1st Edition

The Routledge Handbook of Semantics

Edited By Nick Riemer Copyright 2016
    550 Pages
    by Routledge

    550 Pages
    by Routledge

    The Routledge Handbook of Semantics provides a broad and state-of-the-art survey of this field, covering semantic research at both word and sentence level. It presents a synoptic view of the most important areas of semantic investigation, including contemporary methodologies and debates, and indicating possible future directions in the field.

    Written by experts from around the world, the 29 chapters cover key issues and approaches within the following areas:

    • meaning and conceptualisation;

    • meaning and context;

    • lexical semantics;

    • semantics of specific phenomena;

    • development, change and variation.

    The Routledge Handbook of Semantics is essential reading for researchers and postgraduate students working in this area.

    Introduction: Semantics – A Theory in Search of an Object Nick Riemer Part 1. Foundational issues 1. (Descriptive) Externalism in Semantics Steven Gross 2. Internalist Semantics: Meaning, Conceptualization and Expression Nick Riemer 3. History of Semantics Keith Allan Part 2. Approaches 4. Foundations of Formal Semantics Jon Gajewski 5. Cognitive Semantics Maarten Lemmens 6. Corpus Semantics Michael Stubbs Part 3. Meaning and Conceptualization 7. Categories, Prototypes and Exemplars James A. Hampton 8. Embodiment, Simulation and Meaning Benjamin Bergen 9. Language and Thought Daniel Casasanto Part 4. Meaning and Context 10. Semantics and Pragmatics John Saeed 11. Contextual Adjustment of Meaning Robyn Carston Part 5. Lexical Semantics 12. Lexical Decomposition Nick Riemer 13. Sense Individuation Dirk Geeraerts 14. Sense Relations Petra Storjohann 15. Semantic Extension John Newman Part 6. Semantics of Specific Phenomena 16. Semantics of Nominals Sebastian Löbner 17. Negation and Polarity Doris Penka 18. Quantification Anna Szabolcsi 19. Lexical and Grammatical Aspect Stephen Dickey 20. Tense Ilse Depraetere and Raphael Salkie 21. Modality Ilse Depraetere 22. Event Semantics Jean-Pierre Koenig 23. Participant Roles Beatrice Primus 24. Compositionality Adele E. Goldberg 25. The Semantics of Lexical Typology Maria Koptjevskaja-Tamm, Ekaterina Rakhilina and Martine Vanhove Part 7. Extensions 26. Acquisition of Meaning Soonja Choi 27. Expressives Ad Foolen 28. Interpretative Semantics François Rastier 29. Semantic Processing Martin J. Pickering and Steven Frisson Index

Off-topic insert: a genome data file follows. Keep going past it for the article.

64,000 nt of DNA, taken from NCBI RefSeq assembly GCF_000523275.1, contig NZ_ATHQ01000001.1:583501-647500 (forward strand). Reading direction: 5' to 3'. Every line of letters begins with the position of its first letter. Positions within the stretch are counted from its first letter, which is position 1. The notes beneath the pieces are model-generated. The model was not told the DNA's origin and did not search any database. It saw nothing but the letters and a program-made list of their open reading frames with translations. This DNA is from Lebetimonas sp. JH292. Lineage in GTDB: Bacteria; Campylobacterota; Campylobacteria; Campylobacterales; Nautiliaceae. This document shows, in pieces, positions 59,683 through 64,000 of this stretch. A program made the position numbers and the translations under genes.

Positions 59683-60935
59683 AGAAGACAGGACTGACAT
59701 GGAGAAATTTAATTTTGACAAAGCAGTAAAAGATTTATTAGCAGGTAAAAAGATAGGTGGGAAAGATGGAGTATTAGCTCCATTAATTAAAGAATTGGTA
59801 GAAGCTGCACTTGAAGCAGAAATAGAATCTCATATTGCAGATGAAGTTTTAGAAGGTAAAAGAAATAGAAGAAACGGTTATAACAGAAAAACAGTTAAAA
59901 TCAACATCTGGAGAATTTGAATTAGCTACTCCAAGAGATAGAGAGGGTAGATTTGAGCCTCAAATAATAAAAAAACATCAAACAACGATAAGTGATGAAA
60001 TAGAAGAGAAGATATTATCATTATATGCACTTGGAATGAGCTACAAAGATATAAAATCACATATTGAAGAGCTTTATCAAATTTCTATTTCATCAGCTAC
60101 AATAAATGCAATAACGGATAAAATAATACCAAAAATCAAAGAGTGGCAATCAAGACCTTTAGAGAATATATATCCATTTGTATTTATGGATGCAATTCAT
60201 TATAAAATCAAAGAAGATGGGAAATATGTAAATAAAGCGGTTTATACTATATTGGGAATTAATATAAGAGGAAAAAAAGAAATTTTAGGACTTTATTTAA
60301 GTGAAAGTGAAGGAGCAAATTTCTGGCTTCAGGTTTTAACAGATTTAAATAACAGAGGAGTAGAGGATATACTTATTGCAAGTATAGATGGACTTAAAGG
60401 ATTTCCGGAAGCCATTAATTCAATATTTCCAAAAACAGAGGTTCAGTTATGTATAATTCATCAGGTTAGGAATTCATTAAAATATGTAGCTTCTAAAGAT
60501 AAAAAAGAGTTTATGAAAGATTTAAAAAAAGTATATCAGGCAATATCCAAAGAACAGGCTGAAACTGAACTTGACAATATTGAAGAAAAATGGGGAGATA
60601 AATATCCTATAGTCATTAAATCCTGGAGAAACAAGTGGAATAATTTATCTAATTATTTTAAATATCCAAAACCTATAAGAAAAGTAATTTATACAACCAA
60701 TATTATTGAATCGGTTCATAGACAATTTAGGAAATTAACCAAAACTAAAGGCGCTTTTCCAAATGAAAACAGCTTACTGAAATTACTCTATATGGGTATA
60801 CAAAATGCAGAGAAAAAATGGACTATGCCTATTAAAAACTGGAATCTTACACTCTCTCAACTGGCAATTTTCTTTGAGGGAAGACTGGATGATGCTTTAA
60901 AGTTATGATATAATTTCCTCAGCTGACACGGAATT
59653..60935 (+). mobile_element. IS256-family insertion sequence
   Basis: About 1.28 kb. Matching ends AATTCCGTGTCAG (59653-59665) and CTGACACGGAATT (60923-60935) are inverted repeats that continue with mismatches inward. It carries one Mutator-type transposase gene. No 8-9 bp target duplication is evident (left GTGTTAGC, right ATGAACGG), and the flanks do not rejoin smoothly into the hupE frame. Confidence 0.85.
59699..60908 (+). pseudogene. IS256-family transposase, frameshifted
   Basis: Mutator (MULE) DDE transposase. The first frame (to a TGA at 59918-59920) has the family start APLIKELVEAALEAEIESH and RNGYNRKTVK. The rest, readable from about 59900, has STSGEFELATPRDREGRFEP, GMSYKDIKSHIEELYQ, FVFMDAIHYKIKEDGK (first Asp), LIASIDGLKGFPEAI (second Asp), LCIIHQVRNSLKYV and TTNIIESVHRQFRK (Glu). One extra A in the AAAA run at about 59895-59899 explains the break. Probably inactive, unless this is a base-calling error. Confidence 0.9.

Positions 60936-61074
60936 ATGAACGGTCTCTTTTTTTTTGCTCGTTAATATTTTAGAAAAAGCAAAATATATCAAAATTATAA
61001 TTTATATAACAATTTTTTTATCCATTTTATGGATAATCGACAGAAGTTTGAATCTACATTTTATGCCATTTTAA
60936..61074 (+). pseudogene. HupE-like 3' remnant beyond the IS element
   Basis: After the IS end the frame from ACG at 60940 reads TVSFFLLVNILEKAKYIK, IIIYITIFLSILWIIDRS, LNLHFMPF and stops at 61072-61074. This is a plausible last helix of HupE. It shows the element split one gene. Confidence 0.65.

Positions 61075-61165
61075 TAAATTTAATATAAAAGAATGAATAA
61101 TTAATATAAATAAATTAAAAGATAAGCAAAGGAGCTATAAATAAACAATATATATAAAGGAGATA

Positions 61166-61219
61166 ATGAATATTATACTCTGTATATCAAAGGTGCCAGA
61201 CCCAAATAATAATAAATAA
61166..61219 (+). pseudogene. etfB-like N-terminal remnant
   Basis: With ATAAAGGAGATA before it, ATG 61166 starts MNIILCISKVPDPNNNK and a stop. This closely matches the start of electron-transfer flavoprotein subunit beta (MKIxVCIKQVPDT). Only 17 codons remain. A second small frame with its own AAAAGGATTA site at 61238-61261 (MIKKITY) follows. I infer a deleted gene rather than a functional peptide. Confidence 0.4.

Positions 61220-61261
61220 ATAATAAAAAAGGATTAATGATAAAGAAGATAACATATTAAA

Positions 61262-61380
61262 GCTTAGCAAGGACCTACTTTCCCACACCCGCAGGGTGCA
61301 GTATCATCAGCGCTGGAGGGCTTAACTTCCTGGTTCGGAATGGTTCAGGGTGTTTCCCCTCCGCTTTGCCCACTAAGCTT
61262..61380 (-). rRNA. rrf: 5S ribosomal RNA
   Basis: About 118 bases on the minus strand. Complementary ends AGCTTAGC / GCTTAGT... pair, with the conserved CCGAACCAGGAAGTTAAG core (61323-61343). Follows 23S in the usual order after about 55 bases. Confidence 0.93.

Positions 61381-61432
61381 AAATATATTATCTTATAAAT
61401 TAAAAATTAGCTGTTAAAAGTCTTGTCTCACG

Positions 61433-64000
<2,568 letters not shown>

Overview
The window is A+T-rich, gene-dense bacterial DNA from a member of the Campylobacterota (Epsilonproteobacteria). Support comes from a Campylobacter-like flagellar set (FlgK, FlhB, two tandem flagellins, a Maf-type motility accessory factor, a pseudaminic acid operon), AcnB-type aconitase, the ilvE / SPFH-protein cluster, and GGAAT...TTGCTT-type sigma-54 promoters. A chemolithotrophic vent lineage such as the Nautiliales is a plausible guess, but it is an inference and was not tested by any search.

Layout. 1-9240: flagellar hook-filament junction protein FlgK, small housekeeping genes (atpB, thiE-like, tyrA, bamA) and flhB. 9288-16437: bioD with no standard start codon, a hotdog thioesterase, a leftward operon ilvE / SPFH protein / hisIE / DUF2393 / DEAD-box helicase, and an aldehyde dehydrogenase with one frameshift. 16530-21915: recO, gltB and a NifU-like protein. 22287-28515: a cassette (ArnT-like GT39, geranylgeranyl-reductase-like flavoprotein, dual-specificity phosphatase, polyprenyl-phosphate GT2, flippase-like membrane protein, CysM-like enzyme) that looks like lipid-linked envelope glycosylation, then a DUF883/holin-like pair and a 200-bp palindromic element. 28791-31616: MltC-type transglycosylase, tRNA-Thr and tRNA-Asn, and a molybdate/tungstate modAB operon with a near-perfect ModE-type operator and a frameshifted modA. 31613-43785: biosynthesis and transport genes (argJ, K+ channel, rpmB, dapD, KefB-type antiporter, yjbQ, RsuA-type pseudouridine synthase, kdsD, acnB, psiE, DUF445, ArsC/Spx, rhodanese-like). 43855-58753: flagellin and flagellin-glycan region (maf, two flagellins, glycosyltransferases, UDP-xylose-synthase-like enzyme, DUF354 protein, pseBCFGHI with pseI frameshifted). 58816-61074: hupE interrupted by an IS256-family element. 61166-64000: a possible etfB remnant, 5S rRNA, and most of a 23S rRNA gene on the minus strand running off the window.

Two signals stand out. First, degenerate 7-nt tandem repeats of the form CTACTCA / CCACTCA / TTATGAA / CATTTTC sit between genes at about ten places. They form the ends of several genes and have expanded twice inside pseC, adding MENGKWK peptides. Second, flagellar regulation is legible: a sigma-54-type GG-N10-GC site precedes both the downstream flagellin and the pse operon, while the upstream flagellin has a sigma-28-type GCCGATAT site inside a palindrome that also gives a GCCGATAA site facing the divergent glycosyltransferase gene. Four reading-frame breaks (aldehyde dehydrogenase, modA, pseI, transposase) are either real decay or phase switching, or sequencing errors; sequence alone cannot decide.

Nick Riemer is a senior lecturer in the English and Linguistics Departments at the University of Sydney, and a member of the Laboratoire d’histoire des théories linguistiques, Université Paris-Diderot. He specializes in semantics and in the history and philosophy of linguistics.

    "This wide-ranging handbook is sure to provide a valuable resource for specialists and non-specialists alike. It provides authoritative and accessible overviews of key areas of the field, offering a reliable survey of current issues, insights and approaches to these areas. The scope of the handbook in accommodating a multiplicity of models and perspectives is truly impressive."
    Louisa Sadler, University of Essex, UK

    "Essential reading for all scholars of meaning, this handbook offers readable surveys of the state of the art alongside chapters that will challenge and extend. Embracing the plurality of theoretical approaches to meaning, and—indeed—of meaning itself, this work is a paragon of the field’s rich variety."
    Alice Gaby, Monash University, Australia

    "An intelligently organised and comprehensive in-depth survey of current issues in semantic theory, with an international line-up of contributors."
    Noel Burton-Roberts, Newcastle University, UK

    "This volume contains a broader coverage of the field than is normal for a handbook and many essays take an interestingly critical stance on current orthodoxies. As such, this book will provide researchers of all levels with a very valuable resource that gives an excellent snapshot of the current state of the subject."
    Ronnie Cann, University of Edinburgh, UK